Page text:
Community and Urban Gardening: Both An Environmental And Healthy Choice


Marketing/Green Policy Development
Jul 21, 2016
Community and Urban Gardening: Both An Environmental And Healthy Choice

Over the past few years, urban farms and community gardens have become increasingly popular throughout the United States. In fact, the Food and Agriculture Organization of the United Nations reports that 800 million people worldwide grow vegetables or fruits or raise animals in cities, and the National Gardening Association reports that over one-third of American households are now growing some of their own food. In some sense, this is not a surprise, as gardening is a fun, green activity with multiple benefits. Gardening not only provides great health benefits and smart food options, but it also is cost effective and protects the environment. Yet, since many urban dwellers and communities do not have the time or space to tend to a full fledged garden, maintaining a backyard garden is not always the best option. Thus, local food advocates and environmentalists all over the United States are pushing to bring gardening to urban areas in order to strengthen these communities and improve their access to and education about fresh, healthy foods.

But what are Urban and Community Gardens?

Long Island Community gardens defines a community garden as a “single piece of land gardened collectively by a group of people,” and Organic Authority defines Urban Gardening as a combination of “techniques and approaches to growing and raising food in densely populated urban centers.” Community and urban gardens both help to bring people of different backgrounds together to increase their access to fresh food and nature, clean up their neighborhoods, raise property value, and reduce neighborhood crime. However, due to the nature of cities, a “one size fits all” urban gardening approach is not applicable. Instead, there are multiple approaches that communities and individuals can take when considering to start their own garden. For example, some restaurants grow their own herbs in indoor gardens, while some neighborhoods actively take over vacant plots of land to start fruit and vegetable gardens. Different kinds of gardens work better for different neighborhoods and areas. For instance, depending on the community’s willingness to independently cultivate their own gardens, the community can organize plot gardens where each family is responsible for a different segment of the garden. Another option is to implement a cooperative or communal garden, which is typically one large space that is cultivated and managed by everyone in the community.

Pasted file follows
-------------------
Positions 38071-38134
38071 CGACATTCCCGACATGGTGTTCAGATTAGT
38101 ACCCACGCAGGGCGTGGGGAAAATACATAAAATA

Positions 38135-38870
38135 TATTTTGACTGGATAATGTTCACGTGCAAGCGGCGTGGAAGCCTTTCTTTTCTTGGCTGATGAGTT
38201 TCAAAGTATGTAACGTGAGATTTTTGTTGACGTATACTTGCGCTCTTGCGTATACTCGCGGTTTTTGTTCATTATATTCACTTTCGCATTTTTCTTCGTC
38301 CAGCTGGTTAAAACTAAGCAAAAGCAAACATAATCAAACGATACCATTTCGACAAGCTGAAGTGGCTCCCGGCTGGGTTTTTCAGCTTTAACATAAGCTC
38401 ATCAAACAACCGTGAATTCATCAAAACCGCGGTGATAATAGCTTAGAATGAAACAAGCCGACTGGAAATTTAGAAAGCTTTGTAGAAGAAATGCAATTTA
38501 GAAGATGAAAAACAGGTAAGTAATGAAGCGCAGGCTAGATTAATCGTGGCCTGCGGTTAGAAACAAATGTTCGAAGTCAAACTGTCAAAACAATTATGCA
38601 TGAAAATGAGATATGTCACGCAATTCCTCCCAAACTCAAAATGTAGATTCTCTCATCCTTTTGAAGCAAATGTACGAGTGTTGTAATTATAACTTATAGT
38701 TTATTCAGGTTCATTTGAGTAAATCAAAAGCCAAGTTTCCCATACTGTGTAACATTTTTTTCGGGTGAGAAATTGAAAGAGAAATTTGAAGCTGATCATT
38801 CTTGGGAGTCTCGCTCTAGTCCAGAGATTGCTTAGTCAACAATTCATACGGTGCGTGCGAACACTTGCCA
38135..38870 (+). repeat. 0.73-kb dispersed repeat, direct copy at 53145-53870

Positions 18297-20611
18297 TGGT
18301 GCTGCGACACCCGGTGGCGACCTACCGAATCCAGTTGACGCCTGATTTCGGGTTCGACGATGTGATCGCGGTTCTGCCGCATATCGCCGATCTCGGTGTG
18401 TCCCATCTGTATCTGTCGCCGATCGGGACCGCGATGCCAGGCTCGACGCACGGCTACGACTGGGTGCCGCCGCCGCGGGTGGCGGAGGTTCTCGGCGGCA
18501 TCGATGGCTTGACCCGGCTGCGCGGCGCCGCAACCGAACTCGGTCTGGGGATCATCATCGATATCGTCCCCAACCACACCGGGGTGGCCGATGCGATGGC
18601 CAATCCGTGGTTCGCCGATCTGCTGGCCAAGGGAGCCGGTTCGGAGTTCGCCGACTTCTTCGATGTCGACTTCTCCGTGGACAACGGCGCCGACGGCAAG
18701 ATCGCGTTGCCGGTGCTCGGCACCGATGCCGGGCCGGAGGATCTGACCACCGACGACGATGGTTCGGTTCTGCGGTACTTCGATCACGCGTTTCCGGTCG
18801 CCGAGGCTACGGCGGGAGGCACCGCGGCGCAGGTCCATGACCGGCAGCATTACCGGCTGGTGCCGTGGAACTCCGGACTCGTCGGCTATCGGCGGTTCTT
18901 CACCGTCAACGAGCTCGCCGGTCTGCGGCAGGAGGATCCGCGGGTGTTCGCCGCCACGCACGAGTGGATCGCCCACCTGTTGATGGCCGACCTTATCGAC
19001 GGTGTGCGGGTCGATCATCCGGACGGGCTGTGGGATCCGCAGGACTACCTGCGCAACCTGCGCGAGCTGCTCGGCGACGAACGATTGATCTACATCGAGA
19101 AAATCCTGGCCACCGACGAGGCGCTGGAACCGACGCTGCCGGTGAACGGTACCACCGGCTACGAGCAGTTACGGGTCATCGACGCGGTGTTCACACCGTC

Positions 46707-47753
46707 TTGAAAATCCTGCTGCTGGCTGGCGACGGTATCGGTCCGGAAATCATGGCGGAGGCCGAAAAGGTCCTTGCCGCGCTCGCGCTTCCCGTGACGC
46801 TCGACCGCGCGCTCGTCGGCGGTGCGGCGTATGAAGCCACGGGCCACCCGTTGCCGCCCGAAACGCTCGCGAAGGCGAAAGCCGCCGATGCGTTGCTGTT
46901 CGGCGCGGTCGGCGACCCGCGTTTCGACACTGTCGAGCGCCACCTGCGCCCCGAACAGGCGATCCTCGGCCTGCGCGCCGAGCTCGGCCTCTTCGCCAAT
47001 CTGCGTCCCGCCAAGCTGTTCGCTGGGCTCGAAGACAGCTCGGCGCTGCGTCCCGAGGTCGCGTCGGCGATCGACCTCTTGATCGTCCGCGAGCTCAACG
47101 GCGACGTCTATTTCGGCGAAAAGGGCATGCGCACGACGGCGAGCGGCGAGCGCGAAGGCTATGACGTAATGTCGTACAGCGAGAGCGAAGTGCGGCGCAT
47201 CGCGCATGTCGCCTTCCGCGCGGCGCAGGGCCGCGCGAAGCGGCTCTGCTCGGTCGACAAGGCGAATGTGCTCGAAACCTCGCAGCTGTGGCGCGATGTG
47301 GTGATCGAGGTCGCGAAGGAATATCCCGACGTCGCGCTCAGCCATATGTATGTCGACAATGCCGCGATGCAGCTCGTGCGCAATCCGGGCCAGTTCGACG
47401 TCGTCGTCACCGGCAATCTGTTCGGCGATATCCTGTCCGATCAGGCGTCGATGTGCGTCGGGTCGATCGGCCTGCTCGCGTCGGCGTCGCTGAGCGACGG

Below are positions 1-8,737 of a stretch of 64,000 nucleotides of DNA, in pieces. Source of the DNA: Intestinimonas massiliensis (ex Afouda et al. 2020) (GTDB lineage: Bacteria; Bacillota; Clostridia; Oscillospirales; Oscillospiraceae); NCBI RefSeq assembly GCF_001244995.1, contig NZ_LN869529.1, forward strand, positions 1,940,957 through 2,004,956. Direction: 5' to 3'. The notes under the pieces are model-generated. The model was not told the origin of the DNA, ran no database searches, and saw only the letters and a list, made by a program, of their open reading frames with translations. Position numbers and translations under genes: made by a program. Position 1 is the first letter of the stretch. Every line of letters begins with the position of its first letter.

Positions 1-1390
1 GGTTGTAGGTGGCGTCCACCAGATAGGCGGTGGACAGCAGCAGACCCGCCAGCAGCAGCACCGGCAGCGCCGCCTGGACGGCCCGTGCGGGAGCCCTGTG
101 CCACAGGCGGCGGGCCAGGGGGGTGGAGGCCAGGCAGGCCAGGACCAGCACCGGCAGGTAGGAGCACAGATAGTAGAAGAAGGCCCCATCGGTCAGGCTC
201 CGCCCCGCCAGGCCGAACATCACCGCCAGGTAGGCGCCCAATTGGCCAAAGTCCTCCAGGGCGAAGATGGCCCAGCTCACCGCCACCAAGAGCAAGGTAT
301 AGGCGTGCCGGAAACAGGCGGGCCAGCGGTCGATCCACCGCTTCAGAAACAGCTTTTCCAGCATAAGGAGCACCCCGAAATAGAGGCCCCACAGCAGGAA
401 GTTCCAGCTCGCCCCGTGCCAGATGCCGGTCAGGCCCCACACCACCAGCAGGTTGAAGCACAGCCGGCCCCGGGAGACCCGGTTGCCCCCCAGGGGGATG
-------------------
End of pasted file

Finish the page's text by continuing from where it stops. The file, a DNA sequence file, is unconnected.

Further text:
What are the benefits of urban and community gardens? 

Urban and community gardens help provide healthy, fresh food to low-income areas, teach environmental mindfulness and stewardship to kids, and create a sense of community among neighbors. Additionally, gardens can help reduce the urban heat-island effect, which is a common environmental phenomena that causes build up and paved areas, and cities in particular, to be warmer than other living spaces. Community gardens also often attract pollinators such as butterflies, bees and birds to the plot of land they take up, helping create a diverse ecosystem that allows the garden to flourish and grow. Urban gardens also help recycle organic materials through composting, lessening the amount of food waste and food scraps that lay in excess within urban environments. Also, during times of abundance, food coming from these gardens often costs less than supermarket fare that has traveled long distances. Community gardens can provide savings since they don’t sustain themselves with sales and they don’t need to pay employees. Instead, they rely on volunteer or cheap youth labor, they rarely need to pay rent, and they can solicit outside aid from government programs and foundations that support their social and environmental missions.